Lethbridge Herald, The (Newspaper) - June 13, 1970, Lethbridge, Alberta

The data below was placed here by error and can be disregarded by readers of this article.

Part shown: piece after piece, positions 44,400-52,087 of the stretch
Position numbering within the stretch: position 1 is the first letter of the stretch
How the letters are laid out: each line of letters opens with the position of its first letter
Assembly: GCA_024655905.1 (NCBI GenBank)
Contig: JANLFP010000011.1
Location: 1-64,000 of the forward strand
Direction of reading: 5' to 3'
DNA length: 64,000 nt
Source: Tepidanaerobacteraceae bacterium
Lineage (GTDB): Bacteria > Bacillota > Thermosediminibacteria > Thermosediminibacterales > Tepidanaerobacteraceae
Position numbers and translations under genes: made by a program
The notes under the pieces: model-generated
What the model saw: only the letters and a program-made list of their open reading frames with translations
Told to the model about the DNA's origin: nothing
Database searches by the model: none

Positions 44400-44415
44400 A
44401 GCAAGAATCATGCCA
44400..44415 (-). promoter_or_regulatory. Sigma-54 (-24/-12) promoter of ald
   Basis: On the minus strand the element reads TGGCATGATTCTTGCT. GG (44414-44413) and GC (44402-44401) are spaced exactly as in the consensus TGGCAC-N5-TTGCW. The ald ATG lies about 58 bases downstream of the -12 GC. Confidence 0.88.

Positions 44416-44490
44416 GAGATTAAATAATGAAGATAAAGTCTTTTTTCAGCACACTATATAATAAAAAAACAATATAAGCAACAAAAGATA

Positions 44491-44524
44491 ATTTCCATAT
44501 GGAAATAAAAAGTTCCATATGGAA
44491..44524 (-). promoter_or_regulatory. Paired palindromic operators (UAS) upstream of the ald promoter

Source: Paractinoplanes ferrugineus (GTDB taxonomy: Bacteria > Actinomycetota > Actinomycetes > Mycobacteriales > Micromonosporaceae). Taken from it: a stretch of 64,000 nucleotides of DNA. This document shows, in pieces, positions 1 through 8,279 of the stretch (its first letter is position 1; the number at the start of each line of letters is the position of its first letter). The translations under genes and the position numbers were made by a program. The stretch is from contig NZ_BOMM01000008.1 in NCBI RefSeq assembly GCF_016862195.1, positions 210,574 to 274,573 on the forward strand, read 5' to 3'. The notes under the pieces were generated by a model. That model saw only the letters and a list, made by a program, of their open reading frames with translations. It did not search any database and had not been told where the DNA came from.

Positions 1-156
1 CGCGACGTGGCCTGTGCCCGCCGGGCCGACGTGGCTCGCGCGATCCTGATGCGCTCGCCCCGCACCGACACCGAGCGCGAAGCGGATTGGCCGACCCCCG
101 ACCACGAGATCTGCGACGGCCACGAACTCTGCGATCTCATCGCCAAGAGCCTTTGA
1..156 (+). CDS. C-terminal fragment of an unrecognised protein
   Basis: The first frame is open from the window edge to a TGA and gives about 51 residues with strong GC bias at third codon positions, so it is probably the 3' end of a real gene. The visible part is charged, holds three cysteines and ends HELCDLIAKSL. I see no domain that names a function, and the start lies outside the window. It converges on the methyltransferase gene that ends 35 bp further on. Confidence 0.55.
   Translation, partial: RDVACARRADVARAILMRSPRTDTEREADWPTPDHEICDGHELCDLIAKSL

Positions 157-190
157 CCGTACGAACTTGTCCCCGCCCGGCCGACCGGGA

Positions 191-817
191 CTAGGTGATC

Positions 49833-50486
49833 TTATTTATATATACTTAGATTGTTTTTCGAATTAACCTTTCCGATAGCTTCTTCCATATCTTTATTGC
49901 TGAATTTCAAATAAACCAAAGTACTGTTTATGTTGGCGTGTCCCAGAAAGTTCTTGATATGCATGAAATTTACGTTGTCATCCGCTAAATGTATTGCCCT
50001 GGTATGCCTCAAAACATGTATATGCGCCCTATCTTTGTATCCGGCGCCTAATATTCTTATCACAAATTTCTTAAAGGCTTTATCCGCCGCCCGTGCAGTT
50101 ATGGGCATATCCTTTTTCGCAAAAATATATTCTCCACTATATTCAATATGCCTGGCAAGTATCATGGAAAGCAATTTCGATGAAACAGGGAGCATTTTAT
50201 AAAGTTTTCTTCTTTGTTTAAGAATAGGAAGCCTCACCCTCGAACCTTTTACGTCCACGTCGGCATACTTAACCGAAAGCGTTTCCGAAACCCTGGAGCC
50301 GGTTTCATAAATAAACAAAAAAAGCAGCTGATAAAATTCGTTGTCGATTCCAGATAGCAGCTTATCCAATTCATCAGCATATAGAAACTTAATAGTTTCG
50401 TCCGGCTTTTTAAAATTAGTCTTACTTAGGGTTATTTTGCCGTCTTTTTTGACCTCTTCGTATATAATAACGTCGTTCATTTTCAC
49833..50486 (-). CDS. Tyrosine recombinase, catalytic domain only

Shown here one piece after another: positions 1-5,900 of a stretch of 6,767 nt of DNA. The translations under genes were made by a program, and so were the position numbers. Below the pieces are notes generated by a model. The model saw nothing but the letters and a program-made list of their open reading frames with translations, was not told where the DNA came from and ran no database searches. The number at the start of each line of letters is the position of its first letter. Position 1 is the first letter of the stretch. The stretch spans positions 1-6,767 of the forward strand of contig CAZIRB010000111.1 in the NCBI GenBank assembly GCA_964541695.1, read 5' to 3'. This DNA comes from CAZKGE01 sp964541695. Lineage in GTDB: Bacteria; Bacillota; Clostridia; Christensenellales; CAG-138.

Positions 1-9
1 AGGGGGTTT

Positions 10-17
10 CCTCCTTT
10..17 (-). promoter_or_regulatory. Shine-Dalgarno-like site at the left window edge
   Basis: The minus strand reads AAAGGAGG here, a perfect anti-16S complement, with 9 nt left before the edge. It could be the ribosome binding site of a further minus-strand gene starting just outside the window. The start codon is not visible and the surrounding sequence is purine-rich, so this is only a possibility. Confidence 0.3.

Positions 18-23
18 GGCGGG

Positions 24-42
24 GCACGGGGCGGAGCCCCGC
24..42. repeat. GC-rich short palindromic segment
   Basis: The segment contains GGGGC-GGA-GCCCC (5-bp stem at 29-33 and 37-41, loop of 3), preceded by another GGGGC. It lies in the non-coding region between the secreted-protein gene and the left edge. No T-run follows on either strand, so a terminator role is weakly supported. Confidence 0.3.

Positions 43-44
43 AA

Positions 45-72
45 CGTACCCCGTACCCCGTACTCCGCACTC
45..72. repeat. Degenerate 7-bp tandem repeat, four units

f For The Record J b, MARILYN ANDERSON Herald Family Editor fiitul-rtiiMiii: on a national level u he of interi-si to any collectors of eluna or younn women just to gather a selection of china The Nations Association of Canada Ins the Peace Koso In represent its purpose of pearf for a set of uiunerv. are in fine hone china. The china is not available in the city yet but I have received a rap and saucer of the china and it is beautiful. The rnyaltifs comniL; from tiie sale of the china mil go to the work of the Canadian UMCEF Com- mittee and the gill coupon program foi children's services and education in developing cen Ires The Peace Rose was developed in the Meilland Rose Plantation in France in and was known only as No. 3-35-ill. that time ihe Duke of Windsor was a visiloi who admired the beautiful blossom. lie called it the most beautiful rose in the whole world Buds were sent to Germany, Italy and the Cniled States. The rose now has four different names in the four countries. Germany is Gloria Dei; Italy, Gioia: France. Mine. Meilland, and Peace in the U.h. Some 40 different pieces in the china set will be available for at least 10 years to give collectors time to amass a suitable set. NEW FOR YOU recipe booklet loaded with tips for barbecuing and recipes called Sizzles and Salads free for "the asking by writing to us ui care of this column especially good ideas using various bun shapes for those cool, quick and tasty summer sandwiches when everyone's hungry but no one wants to eat what you're cooking Wine enthusiasts will enjoy a booklet issued by the Canada Department of Agriculture or, the home preparation of juices, wines and ciders copies may be obtained from Information Division. Canada Department of Agriculture, Ottawa You can make tomato juice, peach juice, grape juice fruit wines, and vegetable wines with parsnips beets, carrots or turnips and learn all the ins and outs from those who know Coais Suits and You. a fashion guide to suits and coats is now available, [tree again) from the Union Label Department. 405 Concord St.. Montreal 111, Quebec The Union Label in women's and children's garments is the signature of members of the International Garment Workers Union in Canada You can still get copies of their other publications All There is to Fashion, Looking your Fashionable Age, and Campus Wardrobe. Two new products which are on the market and should be of interest are repair patches for sheets and a plastic tie twist for bags, bundles, etc. The repair patches cost a small sum to repair an pntire sheet, they're iron-on of permaprest and come in colors of white, pink, blue, yellow and lime green. You can use them on pillow cases, shirts, play- clothes and aprons, pyjamas and appliques the -ties work on the same principle as hospital bands, once locked in place, they can only be undone by cutting the strands. j EFFICIENCY AND QUALITY STRESSED The kitchen i for the dining car on the Radar Bomber Scoring Express i at Princess is completely stainless steel equipped, with ail i cooking facilities designed for fast preparation of food, j using electricity produced by generators on the train. I i I Chefs Serve 150 Meals A Day Sergeant David Vanacheon cooking while Sergeant Tim Welsh looks afler another area of preparation for the dinner meal. Sgt Vanacheon, right, is cooking the chicken in one of the several stainless steel electrical deep-fat fryers, while Sergeant John And- erson, rear, arranges ihe trays for men. The kitchen produces 150 meals supervision of dining hall T geant R per day under the ner Clement. Food Budget For Air Force Train By Rir SWTHART Heralii Staff Writer 'coring Express ran compete: bum into a single tram car S anv fine restaurant. j about 400 yards from the sleep- meals per day, midmght ing cars. The kitchen is manned by seven chefs, using aii stainless and elec ric eqmpmui The men aie Directed by Sergeant Roger j BROOKS doesn't look i clement, the dining hall super- 1 like Sardis m New York and i visor for the target train the sounds are not compared j housing 52 men of the 1st Com-'stee to Maxims in Paris but the j bat Evaluation Group of the arom hall_______________________ are served from a.m. to lunch from a.m. to p.m. and dinner from 3.30 p.m. to He said they serve about 150, A typical breakfast on the j ...eals per day, with midnight train is served a la snacks for the graveyard shift. The car is open for service, 30 men able to eat at one sit-j axms n ans u e a vauaon r a of food from the dining United States Air Force at, trays .as they pas.-, the buffet on the Radar Bomber I the .lining ball is ___ u includes bacon and with coffee and" ice cream j eggs, hot cakes, trench toast, j served 24 hours a day. toast and coffee. Food accounts for Si.300 per i A typical dinner meal would month on the expense sheet read prime rib roast, mashed and S2.000 is spent on meat, (potatoes, vegetable, dessert CASH BINGO HUNGARIAN OLD TIMERS HAU TONIGHT, SATURDAY 8 O'CLOCK A 5100 Blackout Bingo played for till won svery Saturday plus 1 7-Number Jackpots JACKPOTS NOW AND 5 Cards for 51.00 or 25c each ilocoted Next to. No. 1 Firehall) The University Of lethbridge The Friends of the University and The Alumni Association wish to announce that membership and subscriptions are now renewable. The coupon below may ba used if convenient; it moy be mailed, together with your cheque, to either address shown. As neither organiza- tion wishes to impose a set membership fee, a con- tribution in any amount will constitute full payment of dues for the 1970-7) academic year. We serve everything imag- inable. including beef, pork, I chicken, turkey, fish and and five types of salad. Coffee. milk and cool-aide are served as beverages. Hot rolls go with he said "Vie like to think of I all meals. it as a complete menu." Sgt. Clement said icecream 21 Years Of Kiutlergarteu Mrs. Jean Smith Retires is the favorite of the men, with about 50 dozen ice cream bars used weekly. He said the men are served eight or 10 ounce steaks at least twice a week. Sergeant George Brock, food seivice officer, said the food is purchased on a food-cost index principle. The government has authorized us to spent 52.3008 per man per day for food. lie said by using a chart, all food is priced by the pound or by the size of a can and then enough food for a given period is worked out and bought. ''All food stuffs for the train coma from Brooks." The Secretary Alumni Associate." University of Uth. lalhliriclqe, Alberto Tha Secretary Friontls ol the University c o University of lelh. tethbriduc. Alberta pieasp ronsidn' enclosed cheque tor money pnyofcle to the "Friendi of Ihe University" ri-v annunlduosand.OrS......... ;r'1'- Sr.iioiarship SAME ADDRESS acknowledge- MRS. JEAN SMITH Mri. ,.ean Smith. 1314 6th Ave. i S. who is known to many moth- j ers in Lethbridge because of ap- j proximately children who have passed through her kinder- garten, is retiring this year. My good spirits have been j kept by the children, otherwise] I might be an old she! chuckled, during a surprise cof-1 fee party in her honor by many j of the mothers. j She first started her kinder-j garten because while teaching! Grade 1 in Lethbridge she real- j izcd other teachers needed kin- i dergartcn to advance pupils! enough so they are ready to start school. The kindergarten has now been in operation for 21 years. 'Children at that age f five I years) need to learn love tor j one another and for Mis Smith said. She remembers one pupil who was so timid that he would hide in the cloakroom until the bell rang and then quietly sneak into bis desk which was placed near- i est the door. j "1 don't believe hi pushing a I child." she explained. But soon he was participating with the} class as loud as Hie rest. Smiih said that in gen- eral children in the last few are "not shy at all." Thuy i come boldly into Ihe room and i anything. Mrs. E. Burris who is a neigh- bor has helped J.TTS. Smith by bringing the children to and from the buses since 1958. As Mrs. Smith retires so does Mrs. Bun is. Many former students come back to the kindergarten and visit with Mrs. Smith. In fact at one lime she had to curt a i 1 some of the visits when former pupils in Grade 1 came every night after school and stayed as long as possible. "I couldn't get my own work she said. I She laughed over the lime I three former pupils who were then in Grade 9 came and soent j their visit playing with plaster- j cine and building blocks. Then they left out the back door so I no one passing would see them coming out of the kindergarten. This year jhere will be two more kindergartens started by teachers. This pleases Mrs. Smith and one has already pur- I chased the instruments she used i in her school's rhythm band. F.O.E. BINGO TONIGHT EAGtES MALI 6th Aye. A and St. N. Every Saturday Night at 8 p.m. 5 Cards far 1.00 or 25f Twelve 7 Number JACKPOT Free Games and Fres Cards DOOR PRIZE Children under 16 not allowed CHILDREN DOWN TOKYO (AP) The average Japanese family has 1.8 chil- dren, down from 2.3 in 1963 and two in ISM, the health and wel- fare minister reported. IIKE NEW AGAIN! CALt US FOR QUAfllY RE-UPHOLSTERY a CHESTERFIELDS CHAIRS STOOtS Phono 327-7711 ASTEDO FURNITURE AMD UPHOISTERY 522 5th Street South WHY BECOME A HAIRDRESSER We have 3 fully qualified full time instruc- tresses and we teach all phasoj of beauty culture, hair styling and cutting, bleaching, tinting and pormanen! waving. You'll enjoy our new remodelled and air-conditioned school. A professional beautician pays high- er than the average income and opportu- nities ore unlimited. r i Alberto Baaury School Fill Out I 405 Sth St. 5., Lethbridge I Low Hon TuitiOt Coupon For Information I NAME ADDRESS CITY..... Tuition Clnssci Starting No Capture that oncft i" lifetime pose now!